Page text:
The description by Anthony, Archbishop of Novgorod, who visited S. Sophia in 1200, three years before the capture by the Crusaders, furnishes the best account of the accumulated riches of the great church. We give this in full from the French version contained in "Itineraires Russes en Orient"}
I, Antonius, Archbishop of Novgorod, an unworthy and humble sinner, by the grace of God and by the help of S. Sophia, who is the Wisdom and the Eternal Word, reached in safety the imperial city, and entered the great Catholic and Apostolic Church. We first worshiped S. Sophia, kissing the two slabs of the Lord's sepulchre. Furthermore we saw the seals, and the figure of the Mother of God, nursing Christ. This image a Jew at Jerusalem pierced in the neck with a knife, and blood flowed forth. The blood of the image, all dried up, we saw in the smaller sanctuary.
In the sanctuary of S. Sophia is the blood of the holy martyr Pantaleon with milk, placed in a reliquary like a little branch or bough, yet without their having mixed. Besides that there is his head, and the head of the Apostle Quadratus, and many relics of other saints: the heads of Hermolaus and Stratonicus ; the arm of Germanus, which is laid on those who are to be ordained patriarchs; the image of the Virgin which Germanus sent in a boat to Rome, by sea ; and the small marble table on which Christ celebrated His Supper with the disciples, as well as His waddling clothes and the golden vessels, which the Magi brought with their offerings.
There is a large gold disc for the mass, given to the patriarch by Olga, a Russian princess, when she came to the imperial city to be baptized. In this disc there is a precious stone which displays the image of Christ, and the seal impressions from this are used as charms; but on the upper side the disc is adorned with pearls.
In the sanctuary is likewise preserved the real chariot of Constantine and Helena, made of silver; there are gold plates, enriched with pearls and little jewels, and numerous others of silver, which are used for the services on Sundays and feast days: there is water also in the sanctuary coming out of a well by pipes.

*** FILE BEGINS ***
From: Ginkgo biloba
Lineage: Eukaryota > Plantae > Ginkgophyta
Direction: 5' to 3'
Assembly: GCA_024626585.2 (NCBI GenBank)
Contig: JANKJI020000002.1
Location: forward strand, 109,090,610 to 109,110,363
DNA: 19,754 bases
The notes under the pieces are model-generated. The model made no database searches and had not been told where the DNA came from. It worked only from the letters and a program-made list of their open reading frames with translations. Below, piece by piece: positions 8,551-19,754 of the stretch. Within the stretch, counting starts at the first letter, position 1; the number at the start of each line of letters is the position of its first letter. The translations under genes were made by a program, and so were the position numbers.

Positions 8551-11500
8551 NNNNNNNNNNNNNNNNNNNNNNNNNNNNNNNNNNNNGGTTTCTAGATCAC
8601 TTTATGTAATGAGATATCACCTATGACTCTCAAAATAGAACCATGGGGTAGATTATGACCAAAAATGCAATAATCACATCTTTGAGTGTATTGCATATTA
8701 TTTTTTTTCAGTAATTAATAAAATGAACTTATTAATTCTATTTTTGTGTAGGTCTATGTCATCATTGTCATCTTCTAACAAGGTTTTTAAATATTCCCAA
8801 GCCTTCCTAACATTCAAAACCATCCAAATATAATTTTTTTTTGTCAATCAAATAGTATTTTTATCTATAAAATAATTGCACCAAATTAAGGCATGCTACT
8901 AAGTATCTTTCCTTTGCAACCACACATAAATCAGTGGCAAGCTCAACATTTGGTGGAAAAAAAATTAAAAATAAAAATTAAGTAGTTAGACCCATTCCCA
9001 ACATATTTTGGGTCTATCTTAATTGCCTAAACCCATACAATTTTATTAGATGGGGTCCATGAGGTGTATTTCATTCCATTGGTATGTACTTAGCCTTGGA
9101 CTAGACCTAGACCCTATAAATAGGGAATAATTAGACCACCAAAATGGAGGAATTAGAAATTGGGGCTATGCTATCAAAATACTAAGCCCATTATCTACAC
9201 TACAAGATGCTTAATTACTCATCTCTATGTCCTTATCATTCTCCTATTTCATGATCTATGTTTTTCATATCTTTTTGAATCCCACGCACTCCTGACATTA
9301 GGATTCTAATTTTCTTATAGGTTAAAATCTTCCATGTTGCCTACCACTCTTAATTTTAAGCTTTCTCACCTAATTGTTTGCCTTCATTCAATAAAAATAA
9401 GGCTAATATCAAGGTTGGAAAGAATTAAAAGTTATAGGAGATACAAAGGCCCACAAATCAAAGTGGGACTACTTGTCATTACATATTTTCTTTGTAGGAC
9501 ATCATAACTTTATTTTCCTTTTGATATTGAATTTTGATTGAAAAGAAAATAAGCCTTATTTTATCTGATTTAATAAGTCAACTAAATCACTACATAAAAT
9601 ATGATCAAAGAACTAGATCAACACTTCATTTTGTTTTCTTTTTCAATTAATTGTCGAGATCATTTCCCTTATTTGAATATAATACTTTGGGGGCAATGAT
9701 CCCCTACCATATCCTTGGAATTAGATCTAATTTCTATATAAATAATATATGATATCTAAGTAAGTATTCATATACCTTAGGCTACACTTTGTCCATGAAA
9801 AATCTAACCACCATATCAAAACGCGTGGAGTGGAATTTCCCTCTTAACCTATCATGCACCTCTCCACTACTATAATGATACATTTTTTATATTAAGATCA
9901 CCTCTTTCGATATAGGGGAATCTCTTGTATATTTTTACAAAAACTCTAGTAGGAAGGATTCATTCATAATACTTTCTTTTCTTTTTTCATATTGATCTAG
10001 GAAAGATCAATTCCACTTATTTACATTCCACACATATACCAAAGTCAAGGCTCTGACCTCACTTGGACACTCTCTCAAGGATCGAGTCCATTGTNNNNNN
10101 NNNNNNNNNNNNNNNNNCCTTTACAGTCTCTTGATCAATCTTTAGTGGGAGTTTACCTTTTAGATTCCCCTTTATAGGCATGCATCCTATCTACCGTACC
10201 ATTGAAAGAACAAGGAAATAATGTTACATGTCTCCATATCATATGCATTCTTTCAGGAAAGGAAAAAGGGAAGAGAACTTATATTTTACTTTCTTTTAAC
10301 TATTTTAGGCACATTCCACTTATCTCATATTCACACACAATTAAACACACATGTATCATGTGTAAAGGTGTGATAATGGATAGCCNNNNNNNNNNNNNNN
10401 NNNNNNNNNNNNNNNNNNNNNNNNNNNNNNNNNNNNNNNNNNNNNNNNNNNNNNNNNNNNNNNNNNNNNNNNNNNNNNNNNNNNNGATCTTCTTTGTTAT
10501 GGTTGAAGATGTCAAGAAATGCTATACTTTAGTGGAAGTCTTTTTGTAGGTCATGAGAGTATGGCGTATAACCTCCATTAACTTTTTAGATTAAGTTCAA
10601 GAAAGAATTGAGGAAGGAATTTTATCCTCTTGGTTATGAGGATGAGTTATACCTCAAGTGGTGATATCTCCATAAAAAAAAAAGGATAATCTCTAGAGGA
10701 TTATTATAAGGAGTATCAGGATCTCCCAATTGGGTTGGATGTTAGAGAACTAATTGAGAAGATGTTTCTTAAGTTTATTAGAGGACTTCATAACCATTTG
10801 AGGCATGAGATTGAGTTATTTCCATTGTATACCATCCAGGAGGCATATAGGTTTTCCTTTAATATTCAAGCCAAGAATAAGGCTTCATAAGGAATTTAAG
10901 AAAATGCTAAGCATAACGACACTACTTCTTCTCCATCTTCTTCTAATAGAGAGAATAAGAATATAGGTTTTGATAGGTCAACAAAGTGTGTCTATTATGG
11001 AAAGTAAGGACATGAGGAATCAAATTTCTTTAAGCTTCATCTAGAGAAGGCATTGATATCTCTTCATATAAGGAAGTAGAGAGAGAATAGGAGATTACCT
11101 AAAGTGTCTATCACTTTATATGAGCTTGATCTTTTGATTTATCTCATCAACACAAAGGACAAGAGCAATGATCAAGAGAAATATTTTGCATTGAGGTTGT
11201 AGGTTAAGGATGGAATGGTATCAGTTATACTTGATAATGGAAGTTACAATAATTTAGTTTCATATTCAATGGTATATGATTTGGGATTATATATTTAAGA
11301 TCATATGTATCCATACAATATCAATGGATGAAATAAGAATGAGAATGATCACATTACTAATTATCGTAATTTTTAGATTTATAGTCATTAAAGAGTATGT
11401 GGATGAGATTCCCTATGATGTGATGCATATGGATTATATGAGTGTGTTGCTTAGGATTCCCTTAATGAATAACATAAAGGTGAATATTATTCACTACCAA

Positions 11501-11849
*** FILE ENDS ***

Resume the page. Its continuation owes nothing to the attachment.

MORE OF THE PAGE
Outside the smaller sanctuary is erected the "Crux Mensuralis" which shows the height of Christ when on earth; and behind that cross is buried Anna, who gave her house to S. Sophia, where now is the smaller sanctuary, and she is buried near. And near this same smaller sanctuary are the figures of the holy women and of the Virgin Mother holding Christ, and shedding tears which fall on the eyes of Christ. They give of the water of the sanctuary for the blessing of the world. In the same part is the chapel of S. Peter the Apostle, where S. Theophania is buried. She was the guardian of the keys of S. Sophia, which people used to kiss. There is also suspended the carpet of S. Nicholas. The iron chains of S. Peter are kept there in a gold chest; during the feast of S. Peter's Chains the emperor, the patriarch, and all the congregation kiss them. Near by, in another chapel, is also shown the crystal of the ancient ambo, destroyed when the dome fell.
By the side of [the images of] the holy women is the tomb of the son of S. Athenogenius. There are no other tombs in S. Sophia except that, and a lamp hangs in front of it, which once fell, full of oil, without being broken. The place is enclosed by a wood screen, and the people are not allowed to enter.
When one turns towards the gate one sees at the side the column of S. Gregory the Miracle-Worker, all covered with bronze plates. S. Gregory appeared near this column, and the people kiss it, and rub their breasts and shoulders against it to be cured of their pains; there is also the image of S. Gregory. On his feast day the patriarch brings his relics to this column. And there placed above a platform is a great figure of the Saviour in mosaic; it lacks the little finger of the right hand When it was finished, the artist looked at it and said, "Lord, I have made thee as if alive." Then a voice coming from the picture said, "When hast thou seen me?" The artist was struck dumb and died, and the finger was not finished, but was made in silver-gilt.
Above the gate is depicted on a large panel the Emperor Leo the Wise, and in front of it is a precious stone, which illuminates S. Sophia at night-time. This same Emperor Leo took a certain writing from Babylon, which was found in the tomb of the prophet Daniel. It was copied, and on it were written the names of the Greek emperors. At the royal gate is a bronze romanistum or bolt by which the door is closed. Men and women are brought to it, and if they have drunk serpent poison or any other poison, they cannot remove the bolt from the mouth, until all the evil of the disease has trickled away with the saliva.